Memories of Newtimber Hill Part One – ‘The Old Sod’

“Roy promised to conduct a Samhain ceremony for us at some suitable site Doreen suggested this was available at Newtimber Hill a few miles outside Brighton which seemed a reasonable project to all  concerned so we agreed to congregate at that point on the 31st October. Gerard would pick some of us up in his Land Rover, and others would make their own arrangements. Roy would travel with his personal friends, and we were all to meet at a prearranged place and time. Since it was Doreen’s area, she would have to show us the actual spot she had in mind. Each of us would have to bring their own equipment which in my case consisted of a six foot forked stang, a hempen cord around my neck, and a dark warm woollen cloak with a hood. Otherwise we were normally dressed for the season, and for good measure I had brought a small oil lantern.

It was dark when we assembled in a field at the foot of the hill, but one of Roy’s disciples was wearing a miners helmet with a lamp, and he proposed to lead the way on the upward steep and difficult track. This in itself was supposed to be symbolic of life as an uphill climb with an eventual levelling out representing the relief of rest at the end of everything. You were supposed to pick up stones as you went to signify the burdens of responsibility gathered during a lifetime. These would be shed at the top of the hill to show how these might be laid down after death. They could either constitute a memorial cairn, or become the surrounds of a fire that cooked the communal food. Everyone brought something for the feast at the end which symbolised the individual contributions we all had to make towards human society and its consciousness. Seeing that this celebration was especially to honour the dead, we were to carry a photograph of, or something that had belonged to some departed relative or close family friend. I carried a small snapshot of my mother.

In more or less single file we trudged to the top of the hill by what I thought a somewhat perilous path, John, the one with the miners lamp and a sack of charcoal, leading. When we finally reached the top of the hill, I was only too glad to shed my few stones and sit down on the soft grass. I had read the requirements of this Rite, and knew what must be done. Roy was busily organising the placement of everything, and would give the signal when we should commence. Some were getting a fire going with the charcoal, and setting a cauldron on it which was partly filled with some dark fluid.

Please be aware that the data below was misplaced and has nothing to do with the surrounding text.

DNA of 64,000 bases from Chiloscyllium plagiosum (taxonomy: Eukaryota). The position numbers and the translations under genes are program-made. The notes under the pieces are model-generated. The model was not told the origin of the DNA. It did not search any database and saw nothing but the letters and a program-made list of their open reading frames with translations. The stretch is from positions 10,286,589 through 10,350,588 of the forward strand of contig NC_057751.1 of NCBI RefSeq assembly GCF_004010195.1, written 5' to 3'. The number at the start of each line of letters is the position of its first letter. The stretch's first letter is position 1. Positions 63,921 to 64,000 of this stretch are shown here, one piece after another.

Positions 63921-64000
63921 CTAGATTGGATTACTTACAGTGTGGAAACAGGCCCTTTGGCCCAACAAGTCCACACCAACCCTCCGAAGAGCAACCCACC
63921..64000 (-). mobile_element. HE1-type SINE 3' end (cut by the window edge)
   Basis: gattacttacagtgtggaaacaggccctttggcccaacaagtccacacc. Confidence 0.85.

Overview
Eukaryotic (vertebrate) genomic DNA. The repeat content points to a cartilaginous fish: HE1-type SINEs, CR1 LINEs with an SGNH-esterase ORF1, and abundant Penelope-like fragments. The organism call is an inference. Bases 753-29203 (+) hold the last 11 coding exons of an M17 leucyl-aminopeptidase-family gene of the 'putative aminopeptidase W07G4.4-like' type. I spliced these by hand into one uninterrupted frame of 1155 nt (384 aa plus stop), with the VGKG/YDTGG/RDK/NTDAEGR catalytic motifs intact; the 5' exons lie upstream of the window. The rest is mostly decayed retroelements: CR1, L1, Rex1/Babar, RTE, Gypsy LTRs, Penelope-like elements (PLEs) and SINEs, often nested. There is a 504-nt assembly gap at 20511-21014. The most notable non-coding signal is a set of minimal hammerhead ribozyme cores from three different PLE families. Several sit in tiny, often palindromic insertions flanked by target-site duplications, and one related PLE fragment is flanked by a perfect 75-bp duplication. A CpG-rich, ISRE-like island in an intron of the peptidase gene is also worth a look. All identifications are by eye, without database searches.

Presently Roy began binding the component parts of his stang together. A leafy wreath, two crossed arrows, and lastly a reaping hook, something called a sickle. The sickle stood for death, the arrows for transformation, and the garland for eternal life. This symbol was set up and fidelity sworn to the Faith it represented. Then the blessing of the Leaf-Mask was undergone individually.

Presently the men began to pace around the fire plunging our knives into the pot and chanting as we did this. When we finished the women came forward, elevated a platter on which something was bound with red and blue twine, then tipped it into the pot and retired to the outer perimeter. It was now the turn of the men who advanced and a sword being produced, this was plunged into the pot and its fluid scattered to the Quarters. Lastly the sword came under the control of an officer called the Summoner, who laid it, with the besom, as a bridge between the main circle and another adjacent one of smaller size which was to be used for the Mill.

Then the Maid of the ceremony, who happened to be Doreen, came forward and brandishing a ladle whirled it rapidly as a libation. She next filled a cup with the concoction and it was passed around those present in a Deosil direction, all partaking of the contents. The Summoner then kicked the cauldron over with his left heel so that it extinguished the fire and only the light from my lamp supplied any illumination.

Next came the Mill practice or the ‘Grinding of Fate.’ Everyone entered the smaller circle across the Sword-Bridge, males and females alternating. The Summoner led, and Roy as the ‘Devil’ of the group brought up the rear. His title as ‘Devil’ actually derived from the Sanskrit ‘Dev,’ meaning a God-being. The Romany word for God to this day is ‘Duval.’

He said that in the old days the group leader would frequently try and get his people going by lashing at them with his ceremonial cord and hence the phrase ‘Devil take the hindmost,’ because the slowest dancer usually got most of the blows. We scurried around the little circle widdershins, almost on top of each other, stamping and chanting as we went. Sooner or later someone fell flat andRoyhalted the rest of us with a sharp call. It was Doreen on the ground andRoycommanded her by various Deities to tell us what was being revealed to her.